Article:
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Article Title

Characterizing Longitudinal Patterns of Breast Cancer Care

Publication Date

4-30-2015

Keywords

electronic health records, care patterns

Abstract

Background/Aims: Cancers with high rates of survival, e.g. breast cancer, are often characterized by treatment periods, or episodes of care, that can continue intermittently for months or years. The effective beginning of a cancer care episode may precede the date a patient obtains a definitive diagnosis. The peridiagnosis phase is often a time of intense resource use that may involve patients seeking care or physician opinions at multiple health care organizations. After the initial episode of treatment, which may involve multiple interventions and cycles, routine posttreatment surveillance may continue indefinitely. Considering the extended length of breast cancer treatment and follow-up, the electronic health record (EHR) for one or more organizations may reflect only part of the long-term care of these patients. In this study we characterize longitudinal patterns of breast cancer care across two health care organizations using a linked EHR database.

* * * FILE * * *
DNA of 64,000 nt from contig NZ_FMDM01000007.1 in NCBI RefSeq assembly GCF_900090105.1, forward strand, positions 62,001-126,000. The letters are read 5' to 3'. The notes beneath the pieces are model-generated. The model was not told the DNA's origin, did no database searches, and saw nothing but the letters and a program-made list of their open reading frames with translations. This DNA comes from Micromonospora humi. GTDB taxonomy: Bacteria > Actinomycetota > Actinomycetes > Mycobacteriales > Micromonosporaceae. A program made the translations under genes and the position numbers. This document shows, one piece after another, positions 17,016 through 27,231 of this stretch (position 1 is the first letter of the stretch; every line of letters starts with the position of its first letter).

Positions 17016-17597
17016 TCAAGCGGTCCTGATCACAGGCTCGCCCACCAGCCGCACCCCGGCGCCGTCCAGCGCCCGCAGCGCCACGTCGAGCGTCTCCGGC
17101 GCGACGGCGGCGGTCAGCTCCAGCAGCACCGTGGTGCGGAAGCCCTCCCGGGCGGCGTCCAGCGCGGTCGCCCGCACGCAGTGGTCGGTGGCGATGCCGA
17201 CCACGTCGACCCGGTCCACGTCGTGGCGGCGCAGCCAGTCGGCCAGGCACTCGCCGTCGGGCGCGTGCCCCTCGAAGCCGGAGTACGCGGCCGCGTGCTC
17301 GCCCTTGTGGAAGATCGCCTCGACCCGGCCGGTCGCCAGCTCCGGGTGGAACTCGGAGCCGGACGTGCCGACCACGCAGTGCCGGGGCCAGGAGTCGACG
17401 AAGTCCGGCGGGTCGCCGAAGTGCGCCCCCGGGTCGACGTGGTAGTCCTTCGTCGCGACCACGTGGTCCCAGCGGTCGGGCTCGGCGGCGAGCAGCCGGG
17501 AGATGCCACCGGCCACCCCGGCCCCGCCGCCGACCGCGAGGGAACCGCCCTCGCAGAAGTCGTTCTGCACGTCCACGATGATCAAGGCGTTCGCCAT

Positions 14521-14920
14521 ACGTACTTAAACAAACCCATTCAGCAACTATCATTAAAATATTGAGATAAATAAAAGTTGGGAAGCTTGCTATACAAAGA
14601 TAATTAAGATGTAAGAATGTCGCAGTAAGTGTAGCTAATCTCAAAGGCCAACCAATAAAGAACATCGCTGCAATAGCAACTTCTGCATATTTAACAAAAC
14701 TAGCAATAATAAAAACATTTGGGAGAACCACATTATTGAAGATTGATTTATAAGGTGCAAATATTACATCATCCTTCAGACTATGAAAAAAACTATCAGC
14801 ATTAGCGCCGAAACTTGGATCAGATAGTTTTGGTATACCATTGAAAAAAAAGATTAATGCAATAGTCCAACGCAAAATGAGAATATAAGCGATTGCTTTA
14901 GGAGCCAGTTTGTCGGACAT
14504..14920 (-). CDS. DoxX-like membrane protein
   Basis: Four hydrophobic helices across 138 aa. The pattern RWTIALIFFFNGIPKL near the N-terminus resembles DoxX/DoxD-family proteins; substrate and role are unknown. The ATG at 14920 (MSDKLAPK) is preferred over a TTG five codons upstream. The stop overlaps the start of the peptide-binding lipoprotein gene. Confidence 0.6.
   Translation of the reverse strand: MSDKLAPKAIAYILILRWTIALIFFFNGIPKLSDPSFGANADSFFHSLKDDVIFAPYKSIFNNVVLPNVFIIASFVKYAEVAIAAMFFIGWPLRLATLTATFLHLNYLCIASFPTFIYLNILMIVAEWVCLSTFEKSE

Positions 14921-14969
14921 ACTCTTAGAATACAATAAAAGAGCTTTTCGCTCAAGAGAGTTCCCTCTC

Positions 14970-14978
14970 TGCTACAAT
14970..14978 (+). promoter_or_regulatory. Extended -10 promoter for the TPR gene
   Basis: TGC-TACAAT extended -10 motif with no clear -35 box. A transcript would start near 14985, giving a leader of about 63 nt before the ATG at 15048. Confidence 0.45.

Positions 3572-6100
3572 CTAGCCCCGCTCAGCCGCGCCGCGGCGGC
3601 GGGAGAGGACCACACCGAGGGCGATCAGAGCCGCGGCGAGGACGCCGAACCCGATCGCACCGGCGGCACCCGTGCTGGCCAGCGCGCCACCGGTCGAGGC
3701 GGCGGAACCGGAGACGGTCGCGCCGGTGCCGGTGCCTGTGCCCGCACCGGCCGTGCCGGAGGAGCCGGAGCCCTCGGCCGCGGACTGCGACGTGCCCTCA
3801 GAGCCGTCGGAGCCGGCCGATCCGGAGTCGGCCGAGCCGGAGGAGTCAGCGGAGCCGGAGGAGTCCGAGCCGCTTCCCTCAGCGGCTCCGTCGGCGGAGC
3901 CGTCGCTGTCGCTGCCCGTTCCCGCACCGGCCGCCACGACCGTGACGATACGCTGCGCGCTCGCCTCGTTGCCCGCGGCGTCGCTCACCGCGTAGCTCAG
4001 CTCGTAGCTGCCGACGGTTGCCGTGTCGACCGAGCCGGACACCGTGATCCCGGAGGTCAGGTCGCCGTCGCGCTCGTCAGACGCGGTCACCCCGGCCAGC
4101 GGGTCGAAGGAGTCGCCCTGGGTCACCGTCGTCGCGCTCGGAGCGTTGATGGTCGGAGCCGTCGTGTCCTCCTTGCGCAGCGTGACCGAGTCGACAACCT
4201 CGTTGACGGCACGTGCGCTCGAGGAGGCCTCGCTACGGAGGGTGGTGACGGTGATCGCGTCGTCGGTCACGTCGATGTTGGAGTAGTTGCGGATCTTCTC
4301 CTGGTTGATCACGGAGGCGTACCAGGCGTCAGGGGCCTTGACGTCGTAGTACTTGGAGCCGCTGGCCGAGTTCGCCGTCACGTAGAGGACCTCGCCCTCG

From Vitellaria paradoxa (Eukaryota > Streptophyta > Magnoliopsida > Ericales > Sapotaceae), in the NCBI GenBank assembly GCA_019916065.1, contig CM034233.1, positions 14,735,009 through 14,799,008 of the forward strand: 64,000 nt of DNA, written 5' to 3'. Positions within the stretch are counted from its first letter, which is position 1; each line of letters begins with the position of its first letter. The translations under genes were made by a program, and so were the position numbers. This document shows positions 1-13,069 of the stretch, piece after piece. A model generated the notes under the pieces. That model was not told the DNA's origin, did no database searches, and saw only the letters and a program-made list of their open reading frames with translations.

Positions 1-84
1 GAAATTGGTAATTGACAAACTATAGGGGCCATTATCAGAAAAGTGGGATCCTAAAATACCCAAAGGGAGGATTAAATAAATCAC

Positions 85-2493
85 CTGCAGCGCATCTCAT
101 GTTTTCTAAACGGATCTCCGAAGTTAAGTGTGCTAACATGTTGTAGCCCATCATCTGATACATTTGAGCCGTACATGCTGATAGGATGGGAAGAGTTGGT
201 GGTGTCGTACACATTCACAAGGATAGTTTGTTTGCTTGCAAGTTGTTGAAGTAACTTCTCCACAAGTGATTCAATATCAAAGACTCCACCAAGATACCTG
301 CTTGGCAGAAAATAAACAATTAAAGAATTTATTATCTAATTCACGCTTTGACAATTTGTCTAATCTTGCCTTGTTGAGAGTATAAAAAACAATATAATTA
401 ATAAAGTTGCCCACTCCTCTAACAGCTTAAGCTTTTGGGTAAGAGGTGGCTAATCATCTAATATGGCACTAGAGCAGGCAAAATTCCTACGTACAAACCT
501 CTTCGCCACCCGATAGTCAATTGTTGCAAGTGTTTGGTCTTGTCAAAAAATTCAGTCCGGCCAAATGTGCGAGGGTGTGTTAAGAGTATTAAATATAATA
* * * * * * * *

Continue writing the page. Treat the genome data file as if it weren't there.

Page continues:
Methods: We studied a cohort of 13,377 women with evidence of some breast cancer care, 2000–2013. We distinguished breast cancer-related treatment from other types of care, e.g. diagnosis, second opinions, surveillance. We developed an algorithm to define the customary cancer care periods (routine screening, peridiagnosis, treatment, posttreatment surveillance). We determined number of care episodes for each patient and classified each patient as receiving care at either or both of the health care organizations.

Results: Care period classification identified a subsample of 7,365 patients who received treatment for breast cancer, the rest of the cohort were seen only for diagnosis or posttreatment surveillance. Among those treated, 17% had more than one treatment episode and 16% of patients sought care at both organizations. We present details of our classification algorithms and other key findings.

Discussion: By examining specific components of the cancer care episode, we can assess whether breast-related services were provided concurrently or sequentially, and before, during or after the initial diagnosis period. Categorizing cancer-related services by purpose and time offers valuable insights into how care is organized and delivered.

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